The addict in the hoodie wanders up and down the dual carriageway I used to live on. His hoodie is black, his skin almost transparent.
He picks at sores on his face. His jeans look like they stink. He’s thinner now than I remember. As we approach him on our long walk to school, I instinctively draw an arm around Rosie, bringing her closer to me. It’s as if our very proximity to him is dangerous… as if his addiction is contagious.
He has hollow eyes and he is lean. There is a hunger that overwhelms him, so much so that it reverberates through his frame, compelling him forward on this road that stretches from London to Liverpool. He has no purpose beyond his addiction.
I remember seeing him loitering around the apartment building behind our old flat. Back then his face was broader. Most of the time he was blitzed out of his mind, his eyes lolling about. Recently, I spot him drinking behind the old bathroom shop at 8 in the morning. That is before I see him with the sores on his expressionless face.
That face – I can’t forget that face. Because it’s the same one I saw perhaps 18 months ago. I can still remember his nodding head, the floaty-eyed daze, his nonchalant body language as he crouched to crap on the corner of a residential street in my neighbourhood.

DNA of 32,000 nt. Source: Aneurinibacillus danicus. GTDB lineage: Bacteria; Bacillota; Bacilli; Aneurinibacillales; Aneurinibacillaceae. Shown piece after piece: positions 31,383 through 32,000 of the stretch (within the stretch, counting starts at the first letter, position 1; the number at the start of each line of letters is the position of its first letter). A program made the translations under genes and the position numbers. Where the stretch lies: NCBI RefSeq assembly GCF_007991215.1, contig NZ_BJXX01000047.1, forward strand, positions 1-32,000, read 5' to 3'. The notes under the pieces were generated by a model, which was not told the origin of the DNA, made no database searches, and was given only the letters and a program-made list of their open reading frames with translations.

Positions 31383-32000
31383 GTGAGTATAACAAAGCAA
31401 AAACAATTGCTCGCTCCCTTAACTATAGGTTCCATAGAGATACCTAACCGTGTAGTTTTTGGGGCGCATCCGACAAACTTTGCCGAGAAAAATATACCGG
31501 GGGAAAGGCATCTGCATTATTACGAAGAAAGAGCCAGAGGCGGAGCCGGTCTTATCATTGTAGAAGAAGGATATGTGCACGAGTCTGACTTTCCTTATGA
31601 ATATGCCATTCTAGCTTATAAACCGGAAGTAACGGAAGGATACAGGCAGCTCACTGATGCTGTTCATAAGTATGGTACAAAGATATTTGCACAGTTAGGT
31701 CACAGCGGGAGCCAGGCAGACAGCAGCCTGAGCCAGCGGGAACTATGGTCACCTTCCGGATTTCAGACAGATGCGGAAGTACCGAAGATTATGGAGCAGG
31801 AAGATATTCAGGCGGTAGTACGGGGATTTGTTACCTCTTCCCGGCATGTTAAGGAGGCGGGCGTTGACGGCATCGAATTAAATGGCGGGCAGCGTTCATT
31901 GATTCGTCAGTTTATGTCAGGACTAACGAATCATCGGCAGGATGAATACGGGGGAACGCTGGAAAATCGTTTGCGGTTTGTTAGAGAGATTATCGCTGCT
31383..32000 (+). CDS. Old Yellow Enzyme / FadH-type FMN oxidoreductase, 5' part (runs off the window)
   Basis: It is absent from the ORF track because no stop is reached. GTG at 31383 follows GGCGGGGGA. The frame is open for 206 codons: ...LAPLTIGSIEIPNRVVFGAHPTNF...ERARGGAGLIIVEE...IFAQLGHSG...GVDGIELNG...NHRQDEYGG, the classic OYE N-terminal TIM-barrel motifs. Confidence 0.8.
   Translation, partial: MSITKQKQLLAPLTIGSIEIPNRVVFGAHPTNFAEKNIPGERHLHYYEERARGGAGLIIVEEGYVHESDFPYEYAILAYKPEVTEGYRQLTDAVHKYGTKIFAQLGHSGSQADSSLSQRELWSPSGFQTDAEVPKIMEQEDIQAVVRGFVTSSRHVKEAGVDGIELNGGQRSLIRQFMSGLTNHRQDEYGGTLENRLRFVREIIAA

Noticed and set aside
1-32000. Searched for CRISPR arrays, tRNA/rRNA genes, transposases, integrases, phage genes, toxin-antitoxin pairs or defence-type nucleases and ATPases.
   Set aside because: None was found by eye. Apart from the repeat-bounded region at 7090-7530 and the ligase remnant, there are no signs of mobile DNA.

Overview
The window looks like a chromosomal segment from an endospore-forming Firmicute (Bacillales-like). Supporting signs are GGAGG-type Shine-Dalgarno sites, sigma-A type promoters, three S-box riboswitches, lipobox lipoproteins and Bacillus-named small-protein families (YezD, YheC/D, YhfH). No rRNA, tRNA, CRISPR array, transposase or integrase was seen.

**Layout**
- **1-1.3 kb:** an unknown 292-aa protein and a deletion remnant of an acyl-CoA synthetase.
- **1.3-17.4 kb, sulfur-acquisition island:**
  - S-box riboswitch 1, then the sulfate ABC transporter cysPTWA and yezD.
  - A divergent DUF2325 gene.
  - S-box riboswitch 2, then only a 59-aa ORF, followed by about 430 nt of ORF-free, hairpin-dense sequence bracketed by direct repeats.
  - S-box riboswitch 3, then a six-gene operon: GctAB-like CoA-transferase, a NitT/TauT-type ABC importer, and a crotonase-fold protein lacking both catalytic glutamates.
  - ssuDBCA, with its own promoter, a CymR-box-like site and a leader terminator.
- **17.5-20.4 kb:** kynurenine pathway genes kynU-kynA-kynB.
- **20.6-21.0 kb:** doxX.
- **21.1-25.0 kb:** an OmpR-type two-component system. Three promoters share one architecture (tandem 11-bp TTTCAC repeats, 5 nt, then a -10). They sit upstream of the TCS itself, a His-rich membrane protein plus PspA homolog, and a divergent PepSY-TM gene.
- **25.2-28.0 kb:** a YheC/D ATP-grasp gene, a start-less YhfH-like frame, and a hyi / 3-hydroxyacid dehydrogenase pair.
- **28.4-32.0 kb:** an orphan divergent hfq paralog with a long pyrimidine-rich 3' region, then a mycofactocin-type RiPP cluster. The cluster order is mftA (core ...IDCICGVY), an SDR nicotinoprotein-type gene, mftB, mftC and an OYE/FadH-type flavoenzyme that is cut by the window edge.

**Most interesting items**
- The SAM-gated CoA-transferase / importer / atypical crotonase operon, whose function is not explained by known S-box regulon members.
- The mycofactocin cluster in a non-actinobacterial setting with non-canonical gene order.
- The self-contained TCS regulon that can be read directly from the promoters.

I imagine his mother and father – perhaps a family worrying about him, then giving up on him as surely anyone will when it gets this bad. Then I think of Ben and how he, too, donned the uniform of the dispossessed. The hoodie and jeans. I imagine he, too, crouched like this young man, that he, too, sacrificed his dignity for another drink – and another.
More than anything, it is the filth that makes me shudder. The relief of leaving behind those walls stained with beer and blood. All cleaned up, yes, but the memory of them still scarring the rooms around me. I am free of that now.
It is conceivable that this hooded young man will be discovered dead somewhere soon. Or that he tries to rob me or someone else in the neighbourhood so he can get his next fix.
He must have had ambitions once. Before they were gutted by his need, and abandoned.